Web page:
Transformer explosion causes 10-minute power outage

A transformer between High and Main streets exploded late Sunday night. (Photo by Brad Leuchte.)

A transformer explosion caused Framingham State University to lose power Sunday night.

The transformer exploded atop an electrical pole at the intersection of High and Main Streets.

An estimated 9 percent of Framingham, or 2,800 customers, lost power, according to Eversource, New England’s largest energy provider.

The explosion caused power surges around 9:20 p.m. A power outage that occurred around 9:30 p.m. lasted for about ten minutes before FSU generators turned on.

Warren Fairbanks, associate vice president of facilities and capital planning, explained the campus’ emergency generators come on whenever power goes out on campus.

“Emergency generators provide power for emergency lights, fire alarms and sprinkler systems,” Fairbanks said. “Some of the elevators are powered by the emergency generators, as well as the heating system. They’ll run until the power is restored.”

The generators are controlled in the boiler plant in the upper part of campus behind Whittemore Library.

Power was restored at about 10:30 p.m. when an Eversource employee repaired the transformer.

The generators on campus continued to run after the power was restored by Eversource.

Fairbanks said, “The boilers come on and go off automatically and when [power] is restored, the generators will continue to run. It’s a big diesel engine so it takes about 30 minutes to cool down.”

During the power outage, the RamTram and University Police were unable to use their radio systems. However, both services continued to operate.

Sgt. Joseph Woollard said,“Our job is to report and see students are safe” during power outages. “We also check to see if students are trapped in elevators.”

Junior Tyrone Rose was stuck in the elevator in Towers for four minutes.

Rose said he was taking the elevator down and when the lights started to flicker, he pressed the button to get down to the ground floor.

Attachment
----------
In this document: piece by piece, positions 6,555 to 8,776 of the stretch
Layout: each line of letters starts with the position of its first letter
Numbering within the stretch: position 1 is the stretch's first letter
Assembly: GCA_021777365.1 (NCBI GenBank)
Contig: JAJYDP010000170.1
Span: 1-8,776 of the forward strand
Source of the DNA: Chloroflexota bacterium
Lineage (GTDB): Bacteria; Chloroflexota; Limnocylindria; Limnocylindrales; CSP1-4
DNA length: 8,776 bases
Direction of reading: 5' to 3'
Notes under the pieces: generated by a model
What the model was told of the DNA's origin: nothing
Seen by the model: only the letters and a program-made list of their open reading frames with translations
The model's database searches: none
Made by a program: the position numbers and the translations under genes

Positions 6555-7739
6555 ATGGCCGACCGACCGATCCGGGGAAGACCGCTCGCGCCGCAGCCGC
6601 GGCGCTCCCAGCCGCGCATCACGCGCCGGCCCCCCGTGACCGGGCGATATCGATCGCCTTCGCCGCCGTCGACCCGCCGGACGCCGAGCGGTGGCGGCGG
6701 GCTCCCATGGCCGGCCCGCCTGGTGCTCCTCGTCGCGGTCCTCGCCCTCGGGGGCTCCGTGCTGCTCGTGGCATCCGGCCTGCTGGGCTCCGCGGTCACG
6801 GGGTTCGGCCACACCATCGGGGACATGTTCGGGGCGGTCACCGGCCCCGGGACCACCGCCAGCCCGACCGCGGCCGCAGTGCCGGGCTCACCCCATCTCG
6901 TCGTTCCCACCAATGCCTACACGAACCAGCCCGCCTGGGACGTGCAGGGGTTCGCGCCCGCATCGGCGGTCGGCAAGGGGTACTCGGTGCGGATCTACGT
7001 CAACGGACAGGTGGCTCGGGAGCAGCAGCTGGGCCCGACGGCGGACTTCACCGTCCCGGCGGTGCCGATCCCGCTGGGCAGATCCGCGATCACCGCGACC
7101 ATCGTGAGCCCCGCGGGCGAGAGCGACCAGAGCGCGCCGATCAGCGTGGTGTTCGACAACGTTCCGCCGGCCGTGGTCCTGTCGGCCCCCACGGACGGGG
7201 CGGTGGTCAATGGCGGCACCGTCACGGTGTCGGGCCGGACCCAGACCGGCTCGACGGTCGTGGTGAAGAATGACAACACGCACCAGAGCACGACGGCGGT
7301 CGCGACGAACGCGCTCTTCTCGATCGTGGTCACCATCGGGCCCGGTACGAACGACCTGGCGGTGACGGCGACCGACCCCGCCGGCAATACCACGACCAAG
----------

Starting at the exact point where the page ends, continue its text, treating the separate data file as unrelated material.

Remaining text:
“Then it went pitch black for a minute and I pressed all the buttons and nothing worked,” said Rose. “So I’m like, ‘How long is this going to be?’ Because I do not like little spaces. Then the lights flickered back on and it brought me to the ground floor.”

Senior Kyle Torres said residents of his dorm, O’Connor Hall, socialized during the power outage.

“Everybody went out of their dorms and started talking to each other about what was happening in the hallways, and getting to know each other,” Torres said.

“It’s a shame that happened so close to the end of the semester, but it was such an oddly fun and exciting situation to see everybody coming out from their dorms and connecting to each other. It was like a 15-minute holiday party.”

The library temporarily evacuated students, but allowed them back into the building once the generators turned on.

Senior Emily Crocker, a student employee at Whittemore Library, explained the evacuation procedure for power outages.

“When power goes out for an extended period of time, we are told to evacuate the library, since there are so many small spaces for students to study in the library,” Crocker said.

“That could easily cause a safety issue. But this time, the power went out three times. After the second time, we evacuated. It was frustrating to deal with this since we are so close to finals week! Eventually, after the third time, the power came back on permanently and we were able to allow students back in,” she said.

Fairbanks said, “Our generators are in good shape.” He added, “They’re all relatively new. We’ve made an effort in the past six to seven years to replace them. The latest to replace is the McCarthy Center. They’re working well. They’re expensive pieces of equipment, and we want to make sure we keep them functional.”

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